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White-winged Crossbill (Loxia leucoptera)

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Class: Aves
Family: Fringillidae
Common Name: White-winged Crossbill
Genus: Loxia
Species Name: leucoptera

About The White-winged Crossbill

A medium-sized (6-6 ¾ inches) finch, the White-winged Crossbill is most easily identified by its black wings with white wing bars, short black tail, and oddly-shaped bill. Males’ bodies are pinkish-red, while female Red Crossbills are streaky brownish-yellow on the back, head, and face. This species is most easily distinguished from the related Red Crossbill (Loxia curvirostra) by its white wing bars and larger size. The White-winged Crossbill inhabits a large area of the Northern Hemisphere. In the New World, this species breeds across Alaska, Canada and the northern United States. This species’ range extends south at higher elevations in the western U.S.as far south as New Mexico. In the Old World, this species breeds across Siberia. White-winged Crossbills may wander widely during winter, and in some years northern populations may move south in large numbers as far as the central U.S.and Western Europe. White-winged Crossbills inhabit evergreen forests with trees that produce cones. This species almost exclusively eats seeds taken from these cones, and its strangely-shaped bill is specially adapted to cracking open cones to extract seeds. White-winged Crossbills eat seeds from a number of evergreen species, although they prefer spruce and larch cones. In suitable habitat, White-winged Crossbills may be observed feeding on cone seeds while perched on branches or hanging upside-down from the cone. When moving from tree to tree, this species undertakes short, undulating flights through the canopy. White-winged Crossbills are most active during the day.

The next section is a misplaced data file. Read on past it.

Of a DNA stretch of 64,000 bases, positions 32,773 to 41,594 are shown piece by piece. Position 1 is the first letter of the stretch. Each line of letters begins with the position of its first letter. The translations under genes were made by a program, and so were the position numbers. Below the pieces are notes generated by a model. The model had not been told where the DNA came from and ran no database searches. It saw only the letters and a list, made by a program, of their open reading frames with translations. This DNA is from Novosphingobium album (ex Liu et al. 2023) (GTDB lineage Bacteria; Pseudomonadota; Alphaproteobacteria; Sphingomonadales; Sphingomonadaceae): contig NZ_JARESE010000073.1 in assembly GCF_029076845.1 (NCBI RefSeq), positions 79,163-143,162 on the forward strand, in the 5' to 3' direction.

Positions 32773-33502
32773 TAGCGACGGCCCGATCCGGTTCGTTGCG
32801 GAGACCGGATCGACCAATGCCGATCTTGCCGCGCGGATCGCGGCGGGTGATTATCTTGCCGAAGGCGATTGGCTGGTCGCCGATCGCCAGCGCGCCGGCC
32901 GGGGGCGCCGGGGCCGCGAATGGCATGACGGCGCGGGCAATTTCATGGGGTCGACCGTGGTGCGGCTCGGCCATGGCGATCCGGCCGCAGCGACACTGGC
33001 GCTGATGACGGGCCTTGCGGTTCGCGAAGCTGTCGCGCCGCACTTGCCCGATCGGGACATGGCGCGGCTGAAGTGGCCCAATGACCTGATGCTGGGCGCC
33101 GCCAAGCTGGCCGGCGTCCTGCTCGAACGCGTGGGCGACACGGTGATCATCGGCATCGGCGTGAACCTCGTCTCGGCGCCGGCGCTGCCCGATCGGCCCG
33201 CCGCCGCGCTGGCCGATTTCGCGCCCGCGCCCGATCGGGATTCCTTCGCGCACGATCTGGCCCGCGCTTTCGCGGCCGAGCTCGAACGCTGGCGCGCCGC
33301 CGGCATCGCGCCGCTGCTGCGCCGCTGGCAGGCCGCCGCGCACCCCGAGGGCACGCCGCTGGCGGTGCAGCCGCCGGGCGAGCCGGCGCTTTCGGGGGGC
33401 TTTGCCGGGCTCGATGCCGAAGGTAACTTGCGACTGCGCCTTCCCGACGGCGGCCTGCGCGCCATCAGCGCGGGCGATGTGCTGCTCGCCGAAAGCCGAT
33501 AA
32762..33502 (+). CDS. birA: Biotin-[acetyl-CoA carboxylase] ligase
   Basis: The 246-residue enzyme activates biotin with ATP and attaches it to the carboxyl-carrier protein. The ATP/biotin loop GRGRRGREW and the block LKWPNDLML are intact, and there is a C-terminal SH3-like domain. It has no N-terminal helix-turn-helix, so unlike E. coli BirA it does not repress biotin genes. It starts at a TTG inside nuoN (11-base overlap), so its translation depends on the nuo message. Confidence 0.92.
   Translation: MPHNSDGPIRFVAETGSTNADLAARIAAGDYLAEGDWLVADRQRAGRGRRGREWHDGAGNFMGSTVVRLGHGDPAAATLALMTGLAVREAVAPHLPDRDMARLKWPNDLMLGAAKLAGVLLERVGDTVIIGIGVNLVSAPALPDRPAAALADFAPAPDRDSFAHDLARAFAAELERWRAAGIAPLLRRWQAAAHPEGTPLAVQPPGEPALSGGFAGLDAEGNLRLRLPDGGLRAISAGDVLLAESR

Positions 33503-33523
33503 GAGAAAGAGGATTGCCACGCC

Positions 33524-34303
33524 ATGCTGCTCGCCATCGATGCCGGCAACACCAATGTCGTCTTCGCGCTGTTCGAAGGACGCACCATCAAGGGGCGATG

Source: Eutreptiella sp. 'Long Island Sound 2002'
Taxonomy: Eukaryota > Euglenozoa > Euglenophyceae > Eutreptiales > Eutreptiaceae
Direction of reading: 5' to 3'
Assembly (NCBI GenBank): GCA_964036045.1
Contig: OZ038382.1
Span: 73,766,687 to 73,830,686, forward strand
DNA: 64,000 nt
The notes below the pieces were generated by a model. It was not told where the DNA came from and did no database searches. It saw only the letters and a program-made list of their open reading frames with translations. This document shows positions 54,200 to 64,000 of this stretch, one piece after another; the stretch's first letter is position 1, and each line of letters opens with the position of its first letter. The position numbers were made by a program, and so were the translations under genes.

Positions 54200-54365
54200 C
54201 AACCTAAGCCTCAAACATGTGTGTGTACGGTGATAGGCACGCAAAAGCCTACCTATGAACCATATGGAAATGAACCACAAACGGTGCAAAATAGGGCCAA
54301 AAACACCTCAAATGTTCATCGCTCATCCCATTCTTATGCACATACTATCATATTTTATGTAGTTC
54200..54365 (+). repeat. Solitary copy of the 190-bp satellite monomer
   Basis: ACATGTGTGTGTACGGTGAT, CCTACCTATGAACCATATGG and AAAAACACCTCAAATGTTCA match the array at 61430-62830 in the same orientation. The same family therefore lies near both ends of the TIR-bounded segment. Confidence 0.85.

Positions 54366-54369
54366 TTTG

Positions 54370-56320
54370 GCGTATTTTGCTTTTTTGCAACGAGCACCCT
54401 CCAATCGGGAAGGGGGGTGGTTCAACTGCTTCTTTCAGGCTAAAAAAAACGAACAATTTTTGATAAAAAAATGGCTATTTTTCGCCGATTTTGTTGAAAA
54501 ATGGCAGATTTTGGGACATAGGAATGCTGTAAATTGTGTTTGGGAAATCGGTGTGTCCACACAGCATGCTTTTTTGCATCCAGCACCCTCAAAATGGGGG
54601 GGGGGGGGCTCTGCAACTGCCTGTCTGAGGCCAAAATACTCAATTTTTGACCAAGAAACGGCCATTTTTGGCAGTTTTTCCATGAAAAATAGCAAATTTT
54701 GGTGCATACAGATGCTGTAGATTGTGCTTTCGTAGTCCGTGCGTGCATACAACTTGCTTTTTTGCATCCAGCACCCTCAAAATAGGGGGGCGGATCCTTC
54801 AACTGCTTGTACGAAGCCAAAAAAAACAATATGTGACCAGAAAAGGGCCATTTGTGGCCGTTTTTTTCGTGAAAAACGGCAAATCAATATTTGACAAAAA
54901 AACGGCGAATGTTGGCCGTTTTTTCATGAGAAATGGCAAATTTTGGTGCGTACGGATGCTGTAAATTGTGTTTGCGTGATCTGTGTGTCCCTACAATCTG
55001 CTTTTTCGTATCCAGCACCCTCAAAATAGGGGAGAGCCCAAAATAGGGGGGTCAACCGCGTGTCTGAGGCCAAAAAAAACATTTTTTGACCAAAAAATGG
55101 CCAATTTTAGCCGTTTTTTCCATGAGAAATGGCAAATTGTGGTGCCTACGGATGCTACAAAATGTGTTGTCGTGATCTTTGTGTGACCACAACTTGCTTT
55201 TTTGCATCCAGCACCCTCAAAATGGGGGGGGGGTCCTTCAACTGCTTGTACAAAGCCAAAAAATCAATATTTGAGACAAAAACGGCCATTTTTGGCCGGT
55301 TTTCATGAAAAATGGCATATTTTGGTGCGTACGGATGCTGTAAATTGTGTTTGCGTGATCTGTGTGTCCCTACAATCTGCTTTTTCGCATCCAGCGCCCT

Rights Holder: Unknown
Bibliographic Citation: Rumelt, Reid B. Loxia leucoptera. June-July 2012. Brief natural history summary of Loxia leucoptera. Smithsonian's National Museum of Natural History, Washington, D.C.

Member Lifelists

North America
United States

Sites Where Observed

Seen from the snow machines in a patch of fir trees.


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